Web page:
Lesotho To Announce $12M Program That Will Offer HIV Tests to All Residents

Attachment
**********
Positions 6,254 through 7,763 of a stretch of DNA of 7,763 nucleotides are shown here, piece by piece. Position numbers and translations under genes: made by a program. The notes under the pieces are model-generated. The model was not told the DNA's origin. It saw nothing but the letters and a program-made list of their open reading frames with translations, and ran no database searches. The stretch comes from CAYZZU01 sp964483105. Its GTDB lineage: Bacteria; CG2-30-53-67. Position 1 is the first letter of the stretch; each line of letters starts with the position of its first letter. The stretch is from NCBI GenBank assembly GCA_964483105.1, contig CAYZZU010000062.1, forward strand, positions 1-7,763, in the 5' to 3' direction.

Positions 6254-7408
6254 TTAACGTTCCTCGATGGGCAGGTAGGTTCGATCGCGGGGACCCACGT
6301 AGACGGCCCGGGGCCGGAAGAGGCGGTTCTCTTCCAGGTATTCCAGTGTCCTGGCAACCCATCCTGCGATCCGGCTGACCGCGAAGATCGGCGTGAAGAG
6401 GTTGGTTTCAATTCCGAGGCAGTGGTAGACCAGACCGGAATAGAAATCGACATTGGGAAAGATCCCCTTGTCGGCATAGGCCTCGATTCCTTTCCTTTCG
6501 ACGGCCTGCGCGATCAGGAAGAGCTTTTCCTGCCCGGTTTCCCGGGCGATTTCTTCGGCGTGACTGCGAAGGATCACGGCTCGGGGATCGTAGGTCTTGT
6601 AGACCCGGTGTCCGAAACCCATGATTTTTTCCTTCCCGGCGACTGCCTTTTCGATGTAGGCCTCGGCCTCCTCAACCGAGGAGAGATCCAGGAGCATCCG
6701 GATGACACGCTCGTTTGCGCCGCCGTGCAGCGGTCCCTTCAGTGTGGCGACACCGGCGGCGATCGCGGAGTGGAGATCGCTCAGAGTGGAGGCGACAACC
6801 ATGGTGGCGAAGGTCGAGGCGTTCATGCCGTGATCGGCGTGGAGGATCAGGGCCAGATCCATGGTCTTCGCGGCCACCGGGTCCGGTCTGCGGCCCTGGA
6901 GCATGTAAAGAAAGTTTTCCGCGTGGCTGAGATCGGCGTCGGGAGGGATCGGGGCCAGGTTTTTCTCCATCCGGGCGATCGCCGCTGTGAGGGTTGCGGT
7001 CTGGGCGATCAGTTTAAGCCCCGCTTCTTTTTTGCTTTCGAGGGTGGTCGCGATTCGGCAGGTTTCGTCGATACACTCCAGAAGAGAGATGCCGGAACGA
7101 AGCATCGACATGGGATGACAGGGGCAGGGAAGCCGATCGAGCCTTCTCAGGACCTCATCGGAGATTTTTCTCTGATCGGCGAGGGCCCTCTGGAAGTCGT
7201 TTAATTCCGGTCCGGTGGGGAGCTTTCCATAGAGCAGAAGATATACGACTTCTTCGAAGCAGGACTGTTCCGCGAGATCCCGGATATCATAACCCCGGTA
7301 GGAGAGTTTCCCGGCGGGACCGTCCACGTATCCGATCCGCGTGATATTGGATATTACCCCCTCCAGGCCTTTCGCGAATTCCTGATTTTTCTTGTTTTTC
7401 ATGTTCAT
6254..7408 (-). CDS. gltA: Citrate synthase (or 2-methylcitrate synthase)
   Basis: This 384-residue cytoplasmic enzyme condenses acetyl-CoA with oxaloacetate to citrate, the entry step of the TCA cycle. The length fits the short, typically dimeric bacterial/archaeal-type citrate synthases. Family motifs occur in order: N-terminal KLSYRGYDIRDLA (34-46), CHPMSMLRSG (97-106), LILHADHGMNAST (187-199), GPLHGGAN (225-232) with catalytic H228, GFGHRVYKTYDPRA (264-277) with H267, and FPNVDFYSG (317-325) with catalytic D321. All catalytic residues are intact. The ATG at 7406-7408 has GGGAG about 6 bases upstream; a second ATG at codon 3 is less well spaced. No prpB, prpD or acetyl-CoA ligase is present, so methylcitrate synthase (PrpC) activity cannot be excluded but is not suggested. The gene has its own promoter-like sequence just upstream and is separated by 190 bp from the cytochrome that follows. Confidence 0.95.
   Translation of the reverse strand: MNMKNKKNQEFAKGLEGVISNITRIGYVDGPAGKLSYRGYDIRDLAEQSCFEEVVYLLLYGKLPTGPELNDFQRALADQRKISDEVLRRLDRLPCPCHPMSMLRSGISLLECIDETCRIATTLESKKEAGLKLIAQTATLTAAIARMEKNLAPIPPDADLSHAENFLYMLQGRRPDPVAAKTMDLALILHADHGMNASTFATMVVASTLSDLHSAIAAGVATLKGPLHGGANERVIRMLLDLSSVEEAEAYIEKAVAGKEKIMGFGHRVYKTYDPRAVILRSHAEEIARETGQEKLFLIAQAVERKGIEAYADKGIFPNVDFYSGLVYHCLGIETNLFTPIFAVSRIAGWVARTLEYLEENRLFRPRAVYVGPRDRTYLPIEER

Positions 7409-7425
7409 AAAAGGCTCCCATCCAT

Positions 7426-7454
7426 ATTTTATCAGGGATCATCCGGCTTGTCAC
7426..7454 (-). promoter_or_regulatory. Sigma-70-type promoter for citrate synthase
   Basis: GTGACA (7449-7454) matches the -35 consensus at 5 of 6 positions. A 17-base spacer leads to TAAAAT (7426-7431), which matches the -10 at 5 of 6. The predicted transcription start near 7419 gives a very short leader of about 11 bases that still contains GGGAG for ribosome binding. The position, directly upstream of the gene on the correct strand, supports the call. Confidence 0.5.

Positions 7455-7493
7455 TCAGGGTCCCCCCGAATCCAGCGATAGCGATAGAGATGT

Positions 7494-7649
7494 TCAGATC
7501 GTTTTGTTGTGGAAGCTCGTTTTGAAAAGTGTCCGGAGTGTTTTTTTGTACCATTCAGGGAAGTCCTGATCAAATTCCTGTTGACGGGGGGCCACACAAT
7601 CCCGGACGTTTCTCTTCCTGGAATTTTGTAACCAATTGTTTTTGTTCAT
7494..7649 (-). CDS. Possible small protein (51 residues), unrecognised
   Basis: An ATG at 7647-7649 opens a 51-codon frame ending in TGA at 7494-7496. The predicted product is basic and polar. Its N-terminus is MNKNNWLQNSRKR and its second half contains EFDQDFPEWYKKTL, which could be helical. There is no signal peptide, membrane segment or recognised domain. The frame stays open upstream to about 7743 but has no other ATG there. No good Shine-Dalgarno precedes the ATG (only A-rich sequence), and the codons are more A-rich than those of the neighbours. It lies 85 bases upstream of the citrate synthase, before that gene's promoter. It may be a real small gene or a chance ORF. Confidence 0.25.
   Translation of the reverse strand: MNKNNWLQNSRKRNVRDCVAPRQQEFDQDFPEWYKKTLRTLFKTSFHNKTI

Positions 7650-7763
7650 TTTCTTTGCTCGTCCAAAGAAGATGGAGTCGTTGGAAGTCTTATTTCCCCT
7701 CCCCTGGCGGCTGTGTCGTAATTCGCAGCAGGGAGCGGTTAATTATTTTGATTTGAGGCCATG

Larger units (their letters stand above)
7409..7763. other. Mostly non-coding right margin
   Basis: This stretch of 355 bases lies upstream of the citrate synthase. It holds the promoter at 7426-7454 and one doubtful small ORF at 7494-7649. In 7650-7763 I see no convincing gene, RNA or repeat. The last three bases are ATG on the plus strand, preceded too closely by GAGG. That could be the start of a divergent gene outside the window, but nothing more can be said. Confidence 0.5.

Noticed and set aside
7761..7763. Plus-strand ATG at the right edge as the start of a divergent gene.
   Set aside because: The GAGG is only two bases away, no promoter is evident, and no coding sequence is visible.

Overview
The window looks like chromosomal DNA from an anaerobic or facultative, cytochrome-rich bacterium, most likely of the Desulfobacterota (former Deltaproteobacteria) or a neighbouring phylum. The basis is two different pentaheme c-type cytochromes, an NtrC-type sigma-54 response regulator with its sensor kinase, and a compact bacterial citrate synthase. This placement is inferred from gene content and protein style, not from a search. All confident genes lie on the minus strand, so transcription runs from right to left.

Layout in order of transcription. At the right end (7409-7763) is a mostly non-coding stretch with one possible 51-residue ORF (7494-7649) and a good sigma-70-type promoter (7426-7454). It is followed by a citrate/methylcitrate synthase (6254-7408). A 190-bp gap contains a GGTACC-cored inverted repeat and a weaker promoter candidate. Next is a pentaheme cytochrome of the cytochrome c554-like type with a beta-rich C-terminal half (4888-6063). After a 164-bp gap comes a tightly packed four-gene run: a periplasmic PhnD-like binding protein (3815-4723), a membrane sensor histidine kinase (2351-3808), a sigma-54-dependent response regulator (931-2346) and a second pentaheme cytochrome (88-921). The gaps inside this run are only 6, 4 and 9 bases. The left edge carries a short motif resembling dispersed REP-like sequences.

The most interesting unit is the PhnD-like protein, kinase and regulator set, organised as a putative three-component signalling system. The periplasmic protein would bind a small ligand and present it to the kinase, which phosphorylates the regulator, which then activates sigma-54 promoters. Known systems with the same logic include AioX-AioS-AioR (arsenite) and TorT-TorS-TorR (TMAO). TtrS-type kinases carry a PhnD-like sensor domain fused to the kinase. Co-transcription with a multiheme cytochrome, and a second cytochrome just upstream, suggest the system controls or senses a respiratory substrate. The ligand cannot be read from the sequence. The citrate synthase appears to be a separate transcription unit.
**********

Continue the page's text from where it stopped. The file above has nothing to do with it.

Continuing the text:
Lesotho officials this week are expected to announce a $12 million program that will offer HIV tests to all of the country's 1.9 million residents, including King Letsie III, who would become the first king to be tested publicly, London's Times reports (Lister, Times, 11/29). World Health Organization HIV/AIDS Programme Director Jim Yong Kim in September during a three-day visit to Lesotho persuaded Health Minister Motloheloa Phooko to push for universal testing, and Phooko has said he will announce a detailed testing plan on Thursday -- World AIDS Day -- that will "make history." Lesotho's Prime Minister Pakalitha Mosisili and Catholic Archbishop Bernard Mohalisi in March 2004 both underwent public HIV tests, and Mosisili urged other officials to get tested to break down the stigma associated with the disease. However, only 21,000 people -- about 1% of the country's population -- have been tested for HIV during the past year (Kaiser Daily HIV/AIDS Report, 10/25). Kim said the program will be a "major step forward," adding, "If we have 80[%] or 90% uptake of testing, which we believe we can, it will be a hugely effective way of reducing the rise in HIV infection." Under international human rights law, testing cannot be mandatory; however, officials hope that under the program, which is a joint effort between WHO and the Ministry of Health, every resident over the age of 12 will have taken an HIV test by the end of 2007 (Times, 11/29). In order to expand access to testing, the program will involve health care workers going door to door to offer HIV tests to residents, BBC News reports. Lesotho plans to hire an additional 7,500 workers to conduct the testing (Morris, BBC News, 11/29). According to UNAIDS statistics, HIV prevalence in Lesotho is 27%, the third-highest rate in the world. Out of the 56,000 HIV-positive residents who need antiretroviral treatment, only 11% -- or about 6,200 -- have access to the drugs, according to UNICEF and government officials (AFP/Today Online, 11/29).This is part of the KHN Morning Briefing, a summary of health policy coverage from major news organizations. Sign up for an email subscription.